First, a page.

Reduce the Back to Work Horrors!

The alarm goes off and I roll over, still indulging in the fact I don’t have to get up yet. I’m relaxed and enjoying the time off. Whoever decided 3 weeks in France was a good idea should be given a round of applause, and first crack at the crème brûlée shell. I've even managed to progress from ‘ultimate beginner’ to ‘regular beginner’ with my French language skills (Je n’en crois pas mes yeux!)

BAM!

My brain kicks into gear and I realise, with a jolt, today is the first day back at work after my European sojourn. I rush to get ready and organised, pushing my body and mind to get back into ‘normal’. Where is all my holiday energy going? Surely this post-holiday invigoration can’t just disappear?

 

Is it possible to keep this refreshed feeling going after a holiday?

 

I thought I would investigate.247a

 

Not long into the search, I found an article by Alexandra Samuel. It says you can reduce the ‘holiday hangover’ by following some easy steps. While the term ‘holiday hangover’ makes it sound like taking a trip is an unhealthy thing you need to recover from, I think she makes some good points. Instead, I’m going to call it the ‘back to work horrors’ and give you the top tips I took away from her article.

 

Planning Before You Leave

To make sure you return to work in a positive mindset, and stay in that mindset, make a plan for your return to work.

1. Clean Up the List: Finish the tasks on your to-do list, and leave any non-urgent enjoyable tasks for when you return. That way, the tough stuff is done, and the easier tasks can be done when you’re still getting your holiday brain back into gear.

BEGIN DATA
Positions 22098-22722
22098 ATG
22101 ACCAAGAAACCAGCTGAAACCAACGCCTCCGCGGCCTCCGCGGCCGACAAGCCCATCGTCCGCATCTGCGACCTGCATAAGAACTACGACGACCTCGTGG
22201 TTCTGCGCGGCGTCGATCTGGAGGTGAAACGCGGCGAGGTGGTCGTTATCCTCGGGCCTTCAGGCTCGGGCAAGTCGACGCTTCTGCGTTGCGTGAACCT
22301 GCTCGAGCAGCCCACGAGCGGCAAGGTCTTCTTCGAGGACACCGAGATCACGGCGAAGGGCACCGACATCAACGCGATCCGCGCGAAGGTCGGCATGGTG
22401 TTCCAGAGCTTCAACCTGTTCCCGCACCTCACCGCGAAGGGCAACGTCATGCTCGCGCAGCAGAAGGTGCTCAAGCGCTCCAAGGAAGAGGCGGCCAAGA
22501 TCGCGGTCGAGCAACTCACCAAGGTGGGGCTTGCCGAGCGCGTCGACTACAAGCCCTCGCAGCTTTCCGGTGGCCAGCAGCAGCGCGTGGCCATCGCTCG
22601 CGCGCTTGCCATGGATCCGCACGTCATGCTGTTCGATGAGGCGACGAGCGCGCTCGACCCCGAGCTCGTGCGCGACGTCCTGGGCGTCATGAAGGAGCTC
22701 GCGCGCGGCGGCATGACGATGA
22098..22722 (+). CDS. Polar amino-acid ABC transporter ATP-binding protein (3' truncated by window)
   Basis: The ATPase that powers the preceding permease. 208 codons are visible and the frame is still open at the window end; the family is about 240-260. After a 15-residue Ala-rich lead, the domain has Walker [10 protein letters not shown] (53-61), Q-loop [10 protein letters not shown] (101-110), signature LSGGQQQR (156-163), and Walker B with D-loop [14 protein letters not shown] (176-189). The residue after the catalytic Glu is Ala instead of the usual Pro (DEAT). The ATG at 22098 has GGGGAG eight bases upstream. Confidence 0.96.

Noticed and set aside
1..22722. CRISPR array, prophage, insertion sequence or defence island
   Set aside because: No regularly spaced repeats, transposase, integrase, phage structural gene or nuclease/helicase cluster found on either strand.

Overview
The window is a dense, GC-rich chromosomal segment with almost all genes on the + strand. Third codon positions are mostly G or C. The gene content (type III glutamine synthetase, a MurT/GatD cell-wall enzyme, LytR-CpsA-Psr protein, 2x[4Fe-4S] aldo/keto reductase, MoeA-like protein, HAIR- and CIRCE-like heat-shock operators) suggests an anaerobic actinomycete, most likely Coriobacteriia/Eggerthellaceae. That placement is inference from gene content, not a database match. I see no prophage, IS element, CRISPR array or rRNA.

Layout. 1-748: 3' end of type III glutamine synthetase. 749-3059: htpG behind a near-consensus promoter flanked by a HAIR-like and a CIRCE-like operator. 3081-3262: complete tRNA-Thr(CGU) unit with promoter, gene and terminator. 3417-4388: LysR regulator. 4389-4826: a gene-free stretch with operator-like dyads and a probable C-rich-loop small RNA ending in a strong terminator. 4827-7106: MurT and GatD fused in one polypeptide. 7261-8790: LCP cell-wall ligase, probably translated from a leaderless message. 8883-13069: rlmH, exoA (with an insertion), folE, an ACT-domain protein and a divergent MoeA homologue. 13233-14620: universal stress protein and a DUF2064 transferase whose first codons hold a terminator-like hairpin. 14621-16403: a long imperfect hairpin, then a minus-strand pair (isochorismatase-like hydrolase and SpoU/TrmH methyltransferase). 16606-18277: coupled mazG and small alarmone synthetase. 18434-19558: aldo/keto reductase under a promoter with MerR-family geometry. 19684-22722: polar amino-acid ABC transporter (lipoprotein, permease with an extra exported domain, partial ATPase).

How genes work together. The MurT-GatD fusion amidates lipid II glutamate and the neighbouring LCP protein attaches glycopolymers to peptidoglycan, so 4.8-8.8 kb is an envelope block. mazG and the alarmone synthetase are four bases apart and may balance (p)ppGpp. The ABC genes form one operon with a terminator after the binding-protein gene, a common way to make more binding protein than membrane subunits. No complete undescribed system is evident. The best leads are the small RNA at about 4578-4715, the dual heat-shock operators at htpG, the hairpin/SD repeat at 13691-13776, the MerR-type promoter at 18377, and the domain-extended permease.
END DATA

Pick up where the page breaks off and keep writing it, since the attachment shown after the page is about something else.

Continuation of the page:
2. Leave a Note: Leave a note for your future refreshed-self a note of where you are up to with your work, so that it’s easier to get started when you return.

3. Build a Buffer: Avoid filling the calendar for your first 2 – 3 days back with large projects or multiple meetings. Give yourself a chance to get back into work mode by resisting the urge to book everything in for your first days back.

 

Productive ‘fun’ when you return.

1. Review Big Goals: Use your recharged batteries to look at the year ahead. What do you want to achieve in your work and career? How will you do this? This means making sure your work and personal goals are both helping you work towards these things you want to achieve (i.e. check for conflicting goals – taking on greater responsibility at work may be in conflict with trying to achieve better work-life balance)

2. Get Creative: Use the first few days to make the most of your new energy – this is a great opportunity to work on something you enjoy, and perhaps something innovative or creative you have been putting off or neglecting

3. Keep Your Boundaries: Leave your phone on silent or even leave your out of office reply on for a few days. When work comes your way, be clear on any ‘backlog’ you need to accomplish and ask your colleagues which projects/tasks need to be prioritised.

 

Don’t Forget!

Revisit Stories: Engage with your colleagues on your break, and share stories from your holiday. Tell them what you really enjoyed and even what you’re looking forward to doing (or doing again) in the future.

 

Top Tip:

 

Taking a few days to get back into your work routine is normal after a break or holiday. This means you have successfully been able to detach from work and have allowed your body and mind to have a break. By planning ahead before you leave, you can build in a buffer and avoid the back to work horrors when you return. Make the most of your revitalised-self by taking the opportunity to work on something creative or innovative!

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Alexandra Walsh (Holidaying in Le Marais, Paris) Associate Consultant Psychologist

 

‘Instead of waiting for your next vacation, set up a life you don’t need to escape from…’

 – Seth Godin

Catch Alexandra Samuel in Harvard Business Review: https://hbr.org/search?term=alexandra+Samuel

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